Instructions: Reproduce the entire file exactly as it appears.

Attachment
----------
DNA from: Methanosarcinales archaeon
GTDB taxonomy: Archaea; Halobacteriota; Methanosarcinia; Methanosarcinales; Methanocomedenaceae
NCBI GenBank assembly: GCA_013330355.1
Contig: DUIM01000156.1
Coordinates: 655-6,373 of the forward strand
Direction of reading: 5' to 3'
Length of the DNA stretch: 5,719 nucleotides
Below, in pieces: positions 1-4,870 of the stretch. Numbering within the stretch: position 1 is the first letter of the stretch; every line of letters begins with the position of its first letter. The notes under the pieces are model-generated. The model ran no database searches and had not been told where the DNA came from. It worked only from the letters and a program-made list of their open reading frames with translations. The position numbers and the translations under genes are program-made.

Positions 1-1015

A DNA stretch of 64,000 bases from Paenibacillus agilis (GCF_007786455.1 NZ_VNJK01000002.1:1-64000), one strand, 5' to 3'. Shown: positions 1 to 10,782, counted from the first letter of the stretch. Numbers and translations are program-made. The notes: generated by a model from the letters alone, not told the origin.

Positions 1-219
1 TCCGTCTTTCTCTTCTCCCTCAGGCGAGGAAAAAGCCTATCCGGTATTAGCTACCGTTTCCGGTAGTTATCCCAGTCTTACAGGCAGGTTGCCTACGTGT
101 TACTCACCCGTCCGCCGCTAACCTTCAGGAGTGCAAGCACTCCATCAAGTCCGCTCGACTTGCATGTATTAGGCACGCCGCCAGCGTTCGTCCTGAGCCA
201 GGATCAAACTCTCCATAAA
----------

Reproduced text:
DNA from: Methanosarcinales archaeon
GTDB taxonomy: Archaea; Halobacteriota; Methanosarcinia; Methanosarcinales; Methanocomedenaceae
NCBI GenBank assembly: GCA_013330355.1
Contig: DUIM01000156.1
Coordinates: 655-6,373 of the forward strand
Direction of reading: 5' to 3'
Length of the DNA stretch: 5,719 nucleotides
Below, in pieces: positions 1-4,870 of the stretch. Numbering within the stretch: position 1 is the first letter of the stretch; every line of letters begins with the position of its first letter. The notes under the pieces are model-generated. The model ran no database searches and had not been told where the DNA came from. It worked only from the letters and a program-made list of their open reading frames with translations. The position numbers and the translations under genes are program-made.

Positions 1-1015

A DNA stretch of 64,000 bases from Paenibacillus agilis (GCF_007786455.1 NZ_VNJK01000002.1:1-64000), one strand, 5' to 3'. Shown: positions 1 to 10,782, counted from the first letter of the stretch. Numbers and translations are program-made. The notes: generated by a model from the letters alone, not told the origin.

Positions 1-219
1 TCCGTCTTTCTCTTCTCCCTCAGGCGAGGAAAAAGCCTATCCGGTATTAGCTACCGTTTCCGGTAGTTATCCCAGTCTTACAGGCAGGTTGCCTACGTGT
101 TACTCACCCGTCCGCCGCTAACCTTCAGGAGTGCAAGCACTCCATCAAGTCCGCTCGACTTGCATGTATTAGGCACGCCGCCAGCGTTCGTCCTGAGCCA
201 GGATCAAACTCTCCATAAA